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January 2009


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Various Artists: Slumdog Millionaire — Music From the Motion Picture
Interscope Records

While some might argue that a review of a motion picture soundtrack is pointless, they would in fact be discounting a huge body of some fantastic songs. Think of movies like High Fidelity or The Blues Brothers — would you call Cab Calloway or James Brown “background music”?

The fact is that a good soundtrack can add a unique element to even crappy films, enhancing that experience while also branding it with its own sound.

While most of the musicians on the soundtrack for Slumdog Millionaire are unknowns in the states, the skill they show here would equal the likes of any of our top-10 artists. “Paper Planes” by M.I.A. take an eastern style and merge it with western hip-hop with amazing skill. If you don’t tap your feet to that song, you are probably dead.

On the bad side, however, is the number of “remix” versions — there is really only a couple of songs here, the rest are all just instrumentals and such, most of which are just too long. Why couldn’t they edit them down? Its not like we need the exact versions from the film.

Also, there’s a little too much of that mix of classic Hindi vocals with a disco backbeat, though even that is well performed, creating a weird and ethereal sound that can be quite compelling.

Next time, more songs and less remixes! — Brandon Whitehead (posted 01/30/09)

Vibraphone Records

Back in the later ‘80s to the beginning of the ‘90s, the British musical style often called “shoegaze” had a brief moment in the sun — until Seattle and San Francisco’s burgeoning grunge movement kicked it to the door, that is.

Known for lush and layered and somewhat drugged-out melodies backed by merging guitar and vocal tracks (nobody knows what any of these songs are actually about), shoegaze is at best an acquired taste left for your more frenetic fans of The Cure and such.

Perhaps it’s a bit ironic that San Fran has also now produced one of the better shoegaze (or now, nu-gaze) bands around.

Sleepwalker by the four-member band Astral is a real triumph of that eerie, atmospheric style, particularly on tracks like “A Lullaby from Amsterdam” and the exceptional “In Circles”, which could have been an unreleased Cure tune (from back when the Cure was good).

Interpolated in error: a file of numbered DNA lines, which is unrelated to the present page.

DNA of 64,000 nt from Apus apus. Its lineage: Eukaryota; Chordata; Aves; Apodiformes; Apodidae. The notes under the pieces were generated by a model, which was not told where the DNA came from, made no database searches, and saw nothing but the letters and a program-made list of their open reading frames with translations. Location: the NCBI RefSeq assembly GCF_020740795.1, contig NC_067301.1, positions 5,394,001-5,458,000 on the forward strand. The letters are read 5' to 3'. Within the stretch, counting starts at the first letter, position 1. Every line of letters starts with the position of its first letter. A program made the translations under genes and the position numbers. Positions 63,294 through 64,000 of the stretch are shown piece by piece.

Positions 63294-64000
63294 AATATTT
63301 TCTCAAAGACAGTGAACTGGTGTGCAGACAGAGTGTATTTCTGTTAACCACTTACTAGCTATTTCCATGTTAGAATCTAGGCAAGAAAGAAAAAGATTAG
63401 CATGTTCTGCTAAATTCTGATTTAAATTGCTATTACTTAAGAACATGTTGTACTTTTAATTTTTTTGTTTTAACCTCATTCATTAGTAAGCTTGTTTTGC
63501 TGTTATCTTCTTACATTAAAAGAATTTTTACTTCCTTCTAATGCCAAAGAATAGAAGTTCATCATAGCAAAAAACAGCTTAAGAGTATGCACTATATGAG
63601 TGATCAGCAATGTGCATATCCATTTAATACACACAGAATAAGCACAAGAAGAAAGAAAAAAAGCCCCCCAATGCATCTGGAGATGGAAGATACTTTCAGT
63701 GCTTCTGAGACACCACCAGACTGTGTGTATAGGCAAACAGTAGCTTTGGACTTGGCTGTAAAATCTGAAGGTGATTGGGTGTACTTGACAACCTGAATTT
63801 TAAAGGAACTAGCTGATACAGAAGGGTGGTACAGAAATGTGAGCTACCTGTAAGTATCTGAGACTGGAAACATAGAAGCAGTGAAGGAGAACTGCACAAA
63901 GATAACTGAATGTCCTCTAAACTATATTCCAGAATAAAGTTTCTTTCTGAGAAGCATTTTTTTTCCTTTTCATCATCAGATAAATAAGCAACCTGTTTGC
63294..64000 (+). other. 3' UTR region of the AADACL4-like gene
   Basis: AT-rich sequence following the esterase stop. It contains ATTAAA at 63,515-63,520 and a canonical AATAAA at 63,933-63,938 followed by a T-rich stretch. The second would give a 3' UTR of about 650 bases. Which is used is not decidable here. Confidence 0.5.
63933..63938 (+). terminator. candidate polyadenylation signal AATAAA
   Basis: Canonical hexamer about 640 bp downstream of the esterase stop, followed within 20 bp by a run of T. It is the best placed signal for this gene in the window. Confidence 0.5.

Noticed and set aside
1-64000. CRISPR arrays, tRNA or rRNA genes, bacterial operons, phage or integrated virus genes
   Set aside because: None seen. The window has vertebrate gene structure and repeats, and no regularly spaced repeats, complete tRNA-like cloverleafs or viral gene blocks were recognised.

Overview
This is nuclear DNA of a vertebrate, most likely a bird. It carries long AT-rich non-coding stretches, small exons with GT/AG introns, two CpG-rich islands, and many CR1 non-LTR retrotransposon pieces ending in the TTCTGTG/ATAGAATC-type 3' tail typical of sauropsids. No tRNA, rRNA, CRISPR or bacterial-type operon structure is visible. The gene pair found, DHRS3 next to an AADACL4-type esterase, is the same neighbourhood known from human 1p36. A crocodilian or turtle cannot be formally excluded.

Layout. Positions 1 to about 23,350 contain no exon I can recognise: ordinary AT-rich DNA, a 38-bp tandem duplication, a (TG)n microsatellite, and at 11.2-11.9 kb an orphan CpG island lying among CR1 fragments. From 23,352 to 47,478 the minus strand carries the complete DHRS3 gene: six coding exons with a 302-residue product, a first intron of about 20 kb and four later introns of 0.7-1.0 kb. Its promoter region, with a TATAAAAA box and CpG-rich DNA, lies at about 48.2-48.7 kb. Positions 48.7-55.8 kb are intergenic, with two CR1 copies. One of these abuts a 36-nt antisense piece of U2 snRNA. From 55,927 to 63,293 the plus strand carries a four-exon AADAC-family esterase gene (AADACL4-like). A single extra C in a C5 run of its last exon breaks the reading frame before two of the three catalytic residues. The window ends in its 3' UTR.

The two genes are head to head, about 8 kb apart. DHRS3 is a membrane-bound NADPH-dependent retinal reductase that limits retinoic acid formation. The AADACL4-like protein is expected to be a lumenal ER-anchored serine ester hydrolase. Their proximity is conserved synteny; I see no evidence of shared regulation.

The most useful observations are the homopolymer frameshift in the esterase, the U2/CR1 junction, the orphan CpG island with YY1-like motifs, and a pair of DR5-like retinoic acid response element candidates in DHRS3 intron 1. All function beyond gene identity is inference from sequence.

It’s really hard to find anything to complain about here: They don’t even have a goofy/stupid/juvenile photo of themselves with heavily worked hairdos, which is pretty remarkable given that these days most “musicians” are models first and performers last (note to American Idol: just stop. Please).

The four members — the press release calls them a trio, so somebody’s not counting right — have defiantly got some talent: Dave Han’s vocals are right on, and Scott Christy’s drum work is simply phenomenal.

Also notable is there use of 8-track analog tape: no digital editing here. Now that’s Guns and Roses! —Brandon Whitehead (posted 01/23/09)

Stare Into the Sun
Whispers Turn to Howls
Reformer Records

Whenever a band sites Joy Division as an influence, it tends to set off a few warning bells here. That ‘80s Manchester band’s jangly, discordant style would quickly fall apart in the hands of most others, who simply would not be able to handle it (believe me — I’ve heard and endless litany and wanna-be JD’s, and with out question they all pretty much sucked).

Luckily, nobody’s told that to the Detroit-area trio known as Stare Into the Sun. Right from the first track these guys lay it down, with a confidence you rarely hear from seasoned pros. Even more impressive is the fact that their newest album Whispers Turn to Howls is only their second, and man does this beast howl!

Led by guitar/vocalist Kevin Murphy (who probably has one of the best voices ever for this type of music in a looong time (cherish it, dude), with Jay Livernois on bass/vocals and Mark Pankonin-drums/vocals, these three have produced one of the sharpest and tightest angst/pop heard in a long time.

Just listening to tracks like “Henrietta” and the remarkable “The Most Fun I’ve had in Years” is a tasty experience, and like any good album, the last track seems to come far to soon.

Only complaint: no touring anywhere near here. WTF?

Not that KC doesn’t have lots of great bands — we do, more than most cities our size, but since all we have is a bunch of small bars for them to play in, its hard for them to make enough money just to stay in the game…gee, pretty much like the rest of us Americans, huh?